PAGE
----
Have you checked out Scitable, a free online teaching/learning portal combining peer reviewed articles and teaching materials with social networking features? Scitable has an interesting funding model, relying on an NPR approach of underwriting as opposed to advertising or subscriptions to pay for the service. Scitable's mission is to spread science literacy, and increase the number of people who choose science as a career, by making high quality science learning resources available online through a robust and flexible platform. High quality science content (including articles, illustrations, and videos) that can be easily integrated into a learning management system (LMS), or utilized as a standalone website.
Scitable does not seem to be a substitute for traditional textbooks. Rather, Scitable can be utilized as a supplement, easily allowing instructors to add peer-reviewed Web based materials to the course curriculum.
I was hoping you would take a minute to go register for Scitable (it's free and fast), and explore the site a little bit so that we could discuss the following questions:
1. Multimedia: In going through the topics I came across some great short animations. I could easily see wanting to utilize these animations if I were teaching a class related to genetics. What I could not figure out is a way to embed or link the animations as separate learning chunks. Nor could I easily find the animations in one place. It seems that the design of Scitable requires that the student go through the entire learning path to get to the animations. If the goal of Scitable is purely educational, wouldn't it make sense to desegregate the animations (and graphics), and allow instructors and students to use them in the way they would like?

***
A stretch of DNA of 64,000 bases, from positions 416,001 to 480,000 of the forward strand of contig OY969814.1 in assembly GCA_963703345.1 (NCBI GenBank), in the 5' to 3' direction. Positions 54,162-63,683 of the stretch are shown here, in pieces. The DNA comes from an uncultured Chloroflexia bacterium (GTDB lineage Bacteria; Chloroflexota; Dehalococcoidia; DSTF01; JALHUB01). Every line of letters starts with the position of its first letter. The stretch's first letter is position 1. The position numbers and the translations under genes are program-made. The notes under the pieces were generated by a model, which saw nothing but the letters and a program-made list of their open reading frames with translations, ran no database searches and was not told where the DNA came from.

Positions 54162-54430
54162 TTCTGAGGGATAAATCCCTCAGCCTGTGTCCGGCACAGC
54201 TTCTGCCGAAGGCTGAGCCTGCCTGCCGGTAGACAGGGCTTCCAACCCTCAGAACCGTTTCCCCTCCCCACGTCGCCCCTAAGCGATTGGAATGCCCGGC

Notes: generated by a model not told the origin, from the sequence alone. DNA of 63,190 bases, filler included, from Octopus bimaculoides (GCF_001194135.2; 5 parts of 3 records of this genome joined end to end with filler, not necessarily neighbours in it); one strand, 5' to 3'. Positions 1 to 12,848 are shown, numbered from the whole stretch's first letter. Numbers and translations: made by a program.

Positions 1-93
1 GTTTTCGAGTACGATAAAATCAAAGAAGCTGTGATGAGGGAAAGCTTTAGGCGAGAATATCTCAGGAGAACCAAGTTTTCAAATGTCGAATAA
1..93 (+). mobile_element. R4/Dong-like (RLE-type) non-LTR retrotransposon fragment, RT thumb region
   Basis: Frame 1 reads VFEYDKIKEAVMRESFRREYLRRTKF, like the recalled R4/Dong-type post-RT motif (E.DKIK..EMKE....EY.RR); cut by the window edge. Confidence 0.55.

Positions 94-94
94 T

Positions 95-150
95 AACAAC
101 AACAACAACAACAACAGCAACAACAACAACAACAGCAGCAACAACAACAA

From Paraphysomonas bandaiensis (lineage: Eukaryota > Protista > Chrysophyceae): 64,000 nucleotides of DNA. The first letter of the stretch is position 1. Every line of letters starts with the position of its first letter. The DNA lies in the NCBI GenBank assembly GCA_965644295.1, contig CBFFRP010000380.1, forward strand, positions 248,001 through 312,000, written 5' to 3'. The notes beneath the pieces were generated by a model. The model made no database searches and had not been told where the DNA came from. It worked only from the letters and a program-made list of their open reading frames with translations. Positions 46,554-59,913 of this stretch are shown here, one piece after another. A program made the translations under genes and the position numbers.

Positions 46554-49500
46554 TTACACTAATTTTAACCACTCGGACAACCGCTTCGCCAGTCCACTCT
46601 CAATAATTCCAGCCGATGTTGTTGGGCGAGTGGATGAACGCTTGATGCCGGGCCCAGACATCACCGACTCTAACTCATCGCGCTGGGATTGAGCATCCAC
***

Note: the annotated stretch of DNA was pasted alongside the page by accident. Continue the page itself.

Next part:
3. Distribution: I'm wondering why Scitable does not disaggregate its content and place it all up on existing learning platforms, with robust branding and CC copyright restrictions etc. Media could go up on YouTube/EDU and iTunesU. Content could be linked to repositories like MERLOT. Some people would want to use the full structure, navigation, and social features of Scitable, but others would want to pick and choose materials and grab them from various places.
4. Mobile: Is there an iPad version of Scitable's Learning Paths? The iPad is one of those areas where the aggregated and complete model of Scitable would seem to work of the disagregated and loose model that seems appropriate for the web.
The 4 questions above I think could apply to any educational publisher. Scitable has a different funding model (the NPR underwriting model), but what makes sense for Scitable would also make sense for Pearson or McGraw-Hill. We need to figure out ways to break out of vertical silos, finding and using content chunks in creative ways. I want students to be able to take publisher made animations and create their own mash-ups and videos. Scitable and the publishers would benefit from getting their material in as wide a circulation as possible, broken into small chunks, with rights permissions that allow learners to create and share with the materials.
What would you ask Scitable?